Similar, yet very different

American football and rugby are the two most popular team contact sports in the world. But how do the sports differ? Not when looking at the rules, but when examining the characteristics of the games? There are many different ways to compare the game of rugby to football. This is an issue I have dealt with quite extensively as an NFL fan in the rugby-crazed South Africa. Obviously the sentiment over here is usually that rugby is much more tough, and basically the harder game of the two. I’m not quite sure if one can come to that conclusion either way, but I am going to try and compare them as objectively as possible. I have very good rugby knowledge, and I also understand the nuances of football as well as anyone that has never played the game possibly can.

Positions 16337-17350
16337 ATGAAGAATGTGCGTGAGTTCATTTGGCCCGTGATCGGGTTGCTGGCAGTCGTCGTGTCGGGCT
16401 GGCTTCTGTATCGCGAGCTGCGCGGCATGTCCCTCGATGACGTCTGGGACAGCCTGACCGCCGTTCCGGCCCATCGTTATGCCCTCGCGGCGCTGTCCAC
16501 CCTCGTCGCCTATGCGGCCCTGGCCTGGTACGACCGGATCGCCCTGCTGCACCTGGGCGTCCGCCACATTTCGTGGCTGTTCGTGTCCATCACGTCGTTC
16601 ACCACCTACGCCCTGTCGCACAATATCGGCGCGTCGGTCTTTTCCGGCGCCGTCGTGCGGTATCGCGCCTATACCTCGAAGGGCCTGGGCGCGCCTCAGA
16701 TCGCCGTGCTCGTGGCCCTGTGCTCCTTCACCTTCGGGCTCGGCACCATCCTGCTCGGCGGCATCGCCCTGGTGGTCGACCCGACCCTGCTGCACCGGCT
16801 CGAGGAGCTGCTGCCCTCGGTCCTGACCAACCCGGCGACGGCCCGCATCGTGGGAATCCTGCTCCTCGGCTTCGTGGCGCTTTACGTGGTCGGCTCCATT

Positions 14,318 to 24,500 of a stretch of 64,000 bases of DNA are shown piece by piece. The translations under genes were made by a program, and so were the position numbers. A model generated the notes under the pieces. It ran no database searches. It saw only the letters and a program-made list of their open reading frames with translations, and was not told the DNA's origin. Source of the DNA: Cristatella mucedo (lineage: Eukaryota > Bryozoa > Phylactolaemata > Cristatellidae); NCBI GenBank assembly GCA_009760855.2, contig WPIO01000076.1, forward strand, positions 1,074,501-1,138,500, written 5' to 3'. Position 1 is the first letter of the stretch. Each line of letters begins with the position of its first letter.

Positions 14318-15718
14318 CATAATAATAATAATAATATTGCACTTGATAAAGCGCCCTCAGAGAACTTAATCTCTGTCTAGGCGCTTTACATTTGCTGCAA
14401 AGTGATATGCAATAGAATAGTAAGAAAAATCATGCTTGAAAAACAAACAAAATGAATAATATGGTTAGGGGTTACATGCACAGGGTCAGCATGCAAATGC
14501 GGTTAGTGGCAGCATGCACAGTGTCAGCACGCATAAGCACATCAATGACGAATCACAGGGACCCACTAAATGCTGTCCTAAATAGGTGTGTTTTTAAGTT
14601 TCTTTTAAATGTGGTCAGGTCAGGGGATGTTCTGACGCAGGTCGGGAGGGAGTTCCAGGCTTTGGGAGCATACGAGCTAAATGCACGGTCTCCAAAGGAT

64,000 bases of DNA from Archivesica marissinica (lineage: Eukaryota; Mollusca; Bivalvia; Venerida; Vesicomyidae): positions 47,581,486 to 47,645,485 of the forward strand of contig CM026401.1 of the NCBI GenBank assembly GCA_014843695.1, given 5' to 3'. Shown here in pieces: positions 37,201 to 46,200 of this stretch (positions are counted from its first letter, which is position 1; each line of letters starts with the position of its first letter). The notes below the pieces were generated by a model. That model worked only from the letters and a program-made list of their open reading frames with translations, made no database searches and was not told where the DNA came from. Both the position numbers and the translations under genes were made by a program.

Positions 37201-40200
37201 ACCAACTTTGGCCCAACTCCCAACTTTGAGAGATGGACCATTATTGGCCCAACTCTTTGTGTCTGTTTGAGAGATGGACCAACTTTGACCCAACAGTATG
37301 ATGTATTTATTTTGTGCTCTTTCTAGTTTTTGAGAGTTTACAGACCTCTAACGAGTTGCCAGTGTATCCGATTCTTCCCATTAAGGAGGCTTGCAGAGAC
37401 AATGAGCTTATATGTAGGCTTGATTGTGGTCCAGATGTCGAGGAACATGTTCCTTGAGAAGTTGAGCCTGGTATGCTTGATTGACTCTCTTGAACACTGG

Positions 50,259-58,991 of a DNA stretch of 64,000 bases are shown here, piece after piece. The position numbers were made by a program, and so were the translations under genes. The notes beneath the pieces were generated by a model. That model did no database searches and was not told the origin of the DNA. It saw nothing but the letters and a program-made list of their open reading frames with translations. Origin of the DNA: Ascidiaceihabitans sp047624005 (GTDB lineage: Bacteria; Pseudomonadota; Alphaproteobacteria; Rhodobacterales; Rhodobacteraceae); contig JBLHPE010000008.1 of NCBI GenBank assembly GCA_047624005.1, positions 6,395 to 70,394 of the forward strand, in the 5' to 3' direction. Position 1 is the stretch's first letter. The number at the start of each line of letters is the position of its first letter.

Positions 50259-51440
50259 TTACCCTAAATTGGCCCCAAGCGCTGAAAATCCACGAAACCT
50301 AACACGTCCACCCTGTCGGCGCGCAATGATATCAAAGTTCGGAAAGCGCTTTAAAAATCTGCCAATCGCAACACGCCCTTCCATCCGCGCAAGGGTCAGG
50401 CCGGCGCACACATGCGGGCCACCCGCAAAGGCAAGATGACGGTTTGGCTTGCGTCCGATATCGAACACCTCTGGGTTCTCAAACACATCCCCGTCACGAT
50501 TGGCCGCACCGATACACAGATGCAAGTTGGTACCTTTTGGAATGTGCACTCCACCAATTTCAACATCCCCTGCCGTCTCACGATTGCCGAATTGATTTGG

I’m going to use a scoring system to judge different aspects of both games. Let me start off with the juiciest part, namely the physicality. It has long been argued that rugby is more physical because players don’t wear as many pads and helmets to protect themselves. I say this is false. Something that many people in the States might not realize, is that in rugby you are not allowed to tackle someone in the same way as football. The rules state that it is dangerous play to tackle a player above the shoulders in rugby. Sup-flexing a player is not allowed (a la Brian Dawkins), and you are not allowed to “spear tackle” a player (lift him off of the ground and “dunk” him back down). These types of tackles all result in penalties, with the possibility of the transgressor receiving a yellow or red card (a yellow card means that the player is taken off the field for ten minutes and a red card means that the player is not allowed to come back onto the field at all. This means that the team whose player committed the offence, will play with 14 players against the 15 of the opponents, clearly a huge disadvantage).  This doesn’t mean that there aren’t big tackles in rugby, it just means that it isn’t quite as hard as people might think. In rugby, tackles are also carried out in a more one-on-one fashion, whereas running backs especially are gang-tackled very often in the NFL. Obviously, I’d rather be tackled by one guy than by three or four. It really is a much closer race than people think, but I’ll have to give the edge to football by a slim margin, mainly because more brutal hits are allowed. I don’t care how many pads you wear, when Dawkins hits you, you will feel it.